Despite growing up amid the quaintness of Riverside — a suburb nestled only miles from the hustle and bustle of one of the nation’s largest and busiest cities — nothing fascinated teenage Racquel Ardisana more than exotic animals, global environments and nature conservation.
Luckily for Ardisana, Riverside was also only a stone’s throw away from the Brookfield Zoo — a place lauded as a world leader for conservation, research and a collection of more than 2,000 mammals, reptiles, birds, amphibians and natural spaces.
While a student at Riverside-Brookfield High School, Ardisana spent much of her free time with the zoo’s youth volunteer corps, shadowing zookeepers, assisting with animal habitats and even getting to do a research project with the dolphins.
After graduating from RBHS in 2006, she headed to the University of Illinois Urbana-Champaign, where her work at both Brookfield Zoo and later, Shedd Aquarium, inspired her to go into marine biology.
However, soon after graduating with her degree in integrative biology, Ardisana had a change of heart about wanting to move far from home, her family and her beloved Brookfield Zoo.
“Growing up so close to the Brookfield Zoo is why this all kind of started,” she said. “Since we lived so close, we could pop over there all the time, and we did. I just fell in love with animals and conservation, and that’s why I wanted to make it my career.”
Right after college, Ardisana began working full time at the zoo, where she recently celebrated her 10-year anniversary. She is a senior animal care specialist, exclusively working at the zoo’s Habitat Africa and its giraffes, African painted dogs and Mexican gray wolves.
But, while Ardisana cherished her role at the zoo, she knew she needed to do something more to broaden her knowledge of both the animal kingdom and global community.
Three years ago, she applied for a graduate program through Ohio’s Miami University, where she landed a spot in the university’s Project Dragonfly — a master’s degree program and conservation initiative with the goal of connecting students with conservationists around the world to launch conservation campaigns to encourage positive ecological and social change.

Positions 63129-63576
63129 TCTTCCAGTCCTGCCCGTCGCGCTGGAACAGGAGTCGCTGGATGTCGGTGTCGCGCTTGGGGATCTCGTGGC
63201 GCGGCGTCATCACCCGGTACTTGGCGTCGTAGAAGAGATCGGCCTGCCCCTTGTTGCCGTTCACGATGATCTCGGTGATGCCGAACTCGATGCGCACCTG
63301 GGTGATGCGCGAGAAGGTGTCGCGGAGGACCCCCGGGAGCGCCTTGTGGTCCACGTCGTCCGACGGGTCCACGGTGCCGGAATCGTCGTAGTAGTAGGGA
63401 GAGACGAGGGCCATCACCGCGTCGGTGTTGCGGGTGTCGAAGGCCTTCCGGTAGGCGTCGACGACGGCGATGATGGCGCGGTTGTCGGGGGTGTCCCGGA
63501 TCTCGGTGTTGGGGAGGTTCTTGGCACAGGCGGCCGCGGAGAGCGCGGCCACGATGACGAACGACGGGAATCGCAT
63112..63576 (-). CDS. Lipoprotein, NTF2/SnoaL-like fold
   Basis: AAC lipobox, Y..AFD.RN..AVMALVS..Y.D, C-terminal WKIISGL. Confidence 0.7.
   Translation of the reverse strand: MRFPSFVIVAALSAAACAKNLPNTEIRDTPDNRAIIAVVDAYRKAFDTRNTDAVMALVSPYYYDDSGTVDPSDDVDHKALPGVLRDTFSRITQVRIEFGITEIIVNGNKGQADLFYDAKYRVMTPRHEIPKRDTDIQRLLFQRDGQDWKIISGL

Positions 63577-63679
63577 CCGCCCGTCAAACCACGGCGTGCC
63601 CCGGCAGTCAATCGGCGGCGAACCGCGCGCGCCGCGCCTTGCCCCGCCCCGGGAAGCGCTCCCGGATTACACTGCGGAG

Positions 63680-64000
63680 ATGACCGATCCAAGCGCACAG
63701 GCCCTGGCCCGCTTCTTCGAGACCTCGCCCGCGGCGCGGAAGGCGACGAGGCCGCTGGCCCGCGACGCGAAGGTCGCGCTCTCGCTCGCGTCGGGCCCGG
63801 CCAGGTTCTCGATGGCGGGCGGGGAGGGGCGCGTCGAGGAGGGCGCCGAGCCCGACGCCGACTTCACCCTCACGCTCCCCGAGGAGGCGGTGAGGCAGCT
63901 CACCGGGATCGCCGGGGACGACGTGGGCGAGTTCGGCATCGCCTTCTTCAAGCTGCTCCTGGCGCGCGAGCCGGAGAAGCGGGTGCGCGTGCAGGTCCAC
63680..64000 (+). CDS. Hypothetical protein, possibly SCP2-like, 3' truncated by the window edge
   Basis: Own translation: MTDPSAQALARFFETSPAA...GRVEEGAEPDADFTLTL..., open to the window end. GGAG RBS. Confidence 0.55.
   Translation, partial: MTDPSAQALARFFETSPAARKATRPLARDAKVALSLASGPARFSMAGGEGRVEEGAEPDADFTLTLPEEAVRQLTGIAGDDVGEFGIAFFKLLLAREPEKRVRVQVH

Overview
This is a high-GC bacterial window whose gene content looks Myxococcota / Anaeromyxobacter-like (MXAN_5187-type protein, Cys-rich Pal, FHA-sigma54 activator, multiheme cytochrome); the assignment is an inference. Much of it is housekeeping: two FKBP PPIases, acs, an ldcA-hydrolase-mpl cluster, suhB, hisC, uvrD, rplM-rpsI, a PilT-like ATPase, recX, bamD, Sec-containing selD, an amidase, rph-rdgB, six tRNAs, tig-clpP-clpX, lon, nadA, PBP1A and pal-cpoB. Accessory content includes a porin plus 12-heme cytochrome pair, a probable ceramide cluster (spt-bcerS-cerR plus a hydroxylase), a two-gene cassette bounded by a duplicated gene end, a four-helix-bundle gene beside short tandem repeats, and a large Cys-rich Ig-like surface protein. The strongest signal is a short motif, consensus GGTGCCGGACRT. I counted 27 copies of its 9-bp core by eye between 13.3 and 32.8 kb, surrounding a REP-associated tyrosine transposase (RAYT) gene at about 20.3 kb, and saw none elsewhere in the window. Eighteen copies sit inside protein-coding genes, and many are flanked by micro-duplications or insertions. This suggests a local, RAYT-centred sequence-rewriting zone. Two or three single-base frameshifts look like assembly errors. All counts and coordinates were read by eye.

With field courses taking place in 15 countries throughout Africa, Asia, Australia and the Americas, Ardisana was guaranteed to broaden her influence and learn more about preserving nature and animal habitats.
As it turns out, Ardisana isn’t the only RBHS graduate in the program. Chelsea Vabro, a 2010 graduate, has been involved in the program’s “Earth Expeditions: Connected Conservation” student team which has worked together to help support the ongoing work of India partner, Applied Environmental Research Foundation — a registered non-governmental organization based in Pune, India.
The Applied Environmental Research Foundation works through five programs in two biodiversity hotspots in India, with the aim of addressing the biological diversity loss of regions by building sustainable development models.
Though working back home in Chicago this summer, Vabro has continued to work toward biodiversity conservation at a grassroots level with her student colleagues, collaborating on a pangolin-focused campaign for the India organization.
Outside of her studies, Vabro works as an assistant lead keeper of the primate house at Chicago’s Lincoln Park Zoo.
Each of Ardisana’s three summers involved in Project Dragonfly have involved a trip into the field to connect with various conservation biologists.